I think a work of history should endure, as should any literary or scholarly work. The Hungarian-British writer Arthur Koestler wrote the famous novel Darkness at Noon. He also wrote many important works of nonfiction and he once said, “I would sacrifice a hundred readers today for ten readers in ten years’ time and one reader in a hundred years’ time.”

The books in this series shall hopefully capture a hundred readers today too, because they are written for a general audience, but by scholars who have paid their dues by working in the archives and studying a larger historical and social canvas. These works are to be read today and tomorrow and next year. I’m confident that Patrick’s book on Ashoka will last, maybe we will read it even after both the BJP and the Congress party are finished.

This book is not an intervention in politics. It is a scholarly, illuminating, fascinating, enquiry into an underexplored aspect of our past. That’s how it should be read. Every Indian who likes reading books, and is interested in history, will be educated about their country and its past by this book. And the second, and the third, and the fourth, and the fifth book in the series. What political use or misuse is made of them is not really my concern. And I don’t think it should be the concern of any of the writers.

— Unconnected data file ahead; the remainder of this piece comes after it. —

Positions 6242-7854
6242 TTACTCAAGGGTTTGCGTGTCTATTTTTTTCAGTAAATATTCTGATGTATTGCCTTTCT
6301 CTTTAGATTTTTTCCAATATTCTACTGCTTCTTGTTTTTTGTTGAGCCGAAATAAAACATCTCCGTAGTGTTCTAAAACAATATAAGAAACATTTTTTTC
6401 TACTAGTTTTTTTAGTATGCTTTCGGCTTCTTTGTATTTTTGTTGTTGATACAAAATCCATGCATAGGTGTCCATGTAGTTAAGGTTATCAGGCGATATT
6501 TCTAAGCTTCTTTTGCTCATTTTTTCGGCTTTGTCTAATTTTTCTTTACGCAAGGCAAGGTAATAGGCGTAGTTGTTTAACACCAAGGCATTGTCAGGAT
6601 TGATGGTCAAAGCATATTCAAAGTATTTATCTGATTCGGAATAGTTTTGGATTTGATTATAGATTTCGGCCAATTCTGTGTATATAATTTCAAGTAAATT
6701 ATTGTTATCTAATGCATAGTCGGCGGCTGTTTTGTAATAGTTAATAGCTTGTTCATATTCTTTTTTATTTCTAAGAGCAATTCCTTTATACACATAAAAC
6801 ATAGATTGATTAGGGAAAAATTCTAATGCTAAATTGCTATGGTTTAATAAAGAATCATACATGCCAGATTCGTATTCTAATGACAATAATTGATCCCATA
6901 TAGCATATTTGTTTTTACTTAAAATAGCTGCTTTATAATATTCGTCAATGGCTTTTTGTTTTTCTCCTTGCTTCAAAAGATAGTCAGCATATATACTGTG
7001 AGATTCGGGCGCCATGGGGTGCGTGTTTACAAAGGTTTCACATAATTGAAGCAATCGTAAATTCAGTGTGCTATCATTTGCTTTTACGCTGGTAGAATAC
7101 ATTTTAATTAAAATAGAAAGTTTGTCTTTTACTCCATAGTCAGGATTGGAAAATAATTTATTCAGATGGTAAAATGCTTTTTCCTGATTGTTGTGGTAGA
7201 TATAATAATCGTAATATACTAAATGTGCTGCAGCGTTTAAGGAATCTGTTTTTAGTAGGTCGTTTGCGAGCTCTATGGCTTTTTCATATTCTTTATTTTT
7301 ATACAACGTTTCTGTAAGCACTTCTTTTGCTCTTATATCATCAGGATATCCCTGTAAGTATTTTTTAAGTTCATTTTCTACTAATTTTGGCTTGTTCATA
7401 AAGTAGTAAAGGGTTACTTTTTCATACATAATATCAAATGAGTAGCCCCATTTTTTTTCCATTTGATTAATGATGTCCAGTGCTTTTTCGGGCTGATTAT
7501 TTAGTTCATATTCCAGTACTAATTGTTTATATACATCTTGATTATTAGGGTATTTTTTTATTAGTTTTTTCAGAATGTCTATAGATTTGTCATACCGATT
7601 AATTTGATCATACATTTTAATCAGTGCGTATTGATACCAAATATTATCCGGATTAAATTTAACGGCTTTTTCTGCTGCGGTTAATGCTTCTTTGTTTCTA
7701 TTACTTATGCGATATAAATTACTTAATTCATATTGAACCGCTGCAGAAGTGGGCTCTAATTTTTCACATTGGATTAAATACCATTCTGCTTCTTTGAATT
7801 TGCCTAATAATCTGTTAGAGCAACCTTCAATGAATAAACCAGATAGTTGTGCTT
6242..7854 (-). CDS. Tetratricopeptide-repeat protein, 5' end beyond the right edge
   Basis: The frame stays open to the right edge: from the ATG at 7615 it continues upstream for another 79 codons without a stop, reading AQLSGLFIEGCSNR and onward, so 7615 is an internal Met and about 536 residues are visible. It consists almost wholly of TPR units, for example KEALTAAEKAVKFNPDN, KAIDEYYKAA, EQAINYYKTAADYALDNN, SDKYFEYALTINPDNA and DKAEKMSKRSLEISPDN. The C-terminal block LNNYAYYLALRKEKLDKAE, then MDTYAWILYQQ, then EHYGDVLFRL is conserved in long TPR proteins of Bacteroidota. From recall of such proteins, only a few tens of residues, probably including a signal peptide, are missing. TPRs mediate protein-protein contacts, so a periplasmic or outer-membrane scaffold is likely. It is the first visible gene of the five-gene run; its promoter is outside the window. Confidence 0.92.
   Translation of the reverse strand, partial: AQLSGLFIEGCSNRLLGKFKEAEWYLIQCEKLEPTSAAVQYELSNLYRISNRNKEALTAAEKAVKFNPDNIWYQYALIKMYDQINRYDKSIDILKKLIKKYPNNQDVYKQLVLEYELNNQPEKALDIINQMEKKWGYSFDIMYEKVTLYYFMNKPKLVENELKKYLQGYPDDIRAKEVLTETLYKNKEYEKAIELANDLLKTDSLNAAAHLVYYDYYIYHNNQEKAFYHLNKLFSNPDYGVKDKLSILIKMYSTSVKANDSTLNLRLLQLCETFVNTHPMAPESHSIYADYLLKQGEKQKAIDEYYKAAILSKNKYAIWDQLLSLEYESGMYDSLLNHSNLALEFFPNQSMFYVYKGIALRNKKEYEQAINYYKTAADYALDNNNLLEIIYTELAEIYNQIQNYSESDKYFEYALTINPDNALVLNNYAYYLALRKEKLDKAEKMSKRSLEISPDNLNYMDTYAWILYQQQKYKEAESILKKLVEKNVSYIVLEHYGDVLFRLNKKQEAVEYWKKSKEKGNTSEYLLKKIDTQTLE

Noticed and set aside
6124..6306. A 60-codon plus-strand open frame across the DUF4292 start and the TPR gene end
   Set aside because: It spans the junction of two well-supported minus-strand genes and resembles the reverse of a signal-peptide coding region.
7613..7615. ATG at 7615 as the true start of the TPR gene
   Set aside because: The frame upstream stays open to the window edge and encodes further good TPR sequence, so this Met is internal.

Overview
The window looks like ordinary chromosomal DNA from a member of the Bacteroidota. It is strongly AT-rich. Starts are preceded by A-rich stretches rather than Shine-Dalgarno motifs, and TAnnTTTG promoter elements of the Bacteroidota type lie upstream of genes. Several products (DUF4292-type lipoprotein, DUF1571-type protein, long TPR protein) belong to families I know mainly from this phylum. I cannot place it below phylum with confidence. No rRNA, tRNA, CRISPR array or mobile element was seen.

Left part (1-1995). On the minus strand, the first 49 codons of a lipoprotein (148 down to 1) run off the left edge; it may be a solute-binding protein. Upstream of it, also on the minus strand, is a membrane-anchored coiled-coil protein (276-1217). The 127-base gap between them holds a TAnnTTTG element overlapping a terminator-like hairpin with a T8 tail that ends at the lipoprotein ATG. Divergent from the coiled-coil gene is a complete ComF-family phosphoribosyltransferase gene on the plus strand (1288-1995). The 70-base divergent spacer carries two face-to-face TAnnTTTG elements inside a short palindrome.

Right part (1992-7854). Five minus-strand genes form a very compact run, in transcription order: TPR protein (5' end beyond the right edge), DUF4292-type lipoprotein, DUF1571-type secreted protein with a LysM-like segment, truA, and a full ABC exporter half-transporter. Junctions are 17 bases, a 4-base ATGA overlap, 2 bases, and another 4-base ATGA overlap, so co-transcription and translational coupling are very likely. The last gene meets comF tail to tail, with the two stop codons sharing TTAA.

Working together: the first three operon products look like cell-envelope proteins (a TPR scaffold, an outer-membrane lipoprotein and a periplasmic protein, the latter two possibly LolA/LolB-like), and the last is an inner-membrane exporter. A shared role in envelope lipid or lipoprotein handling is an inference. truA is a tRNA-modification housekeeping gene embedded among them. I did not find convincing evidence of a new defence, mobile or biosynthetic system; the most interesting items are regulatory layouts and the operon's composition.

This book is not about myths and legends. It is not an artificially constructed past. This is a carefully restored past based on rigorous research and knowledge of the necessary languages. In Olivelle’s case, also knowledge of architecture and landscape. Of course, it does not have the certitude of science. It’s not like this is absolutely true. Rather, this is likely to have been the case when Ashoka said this. He seems to have meant this. However, these are not conclusions reached on the basis of imagination or invention.

On a writer’s independence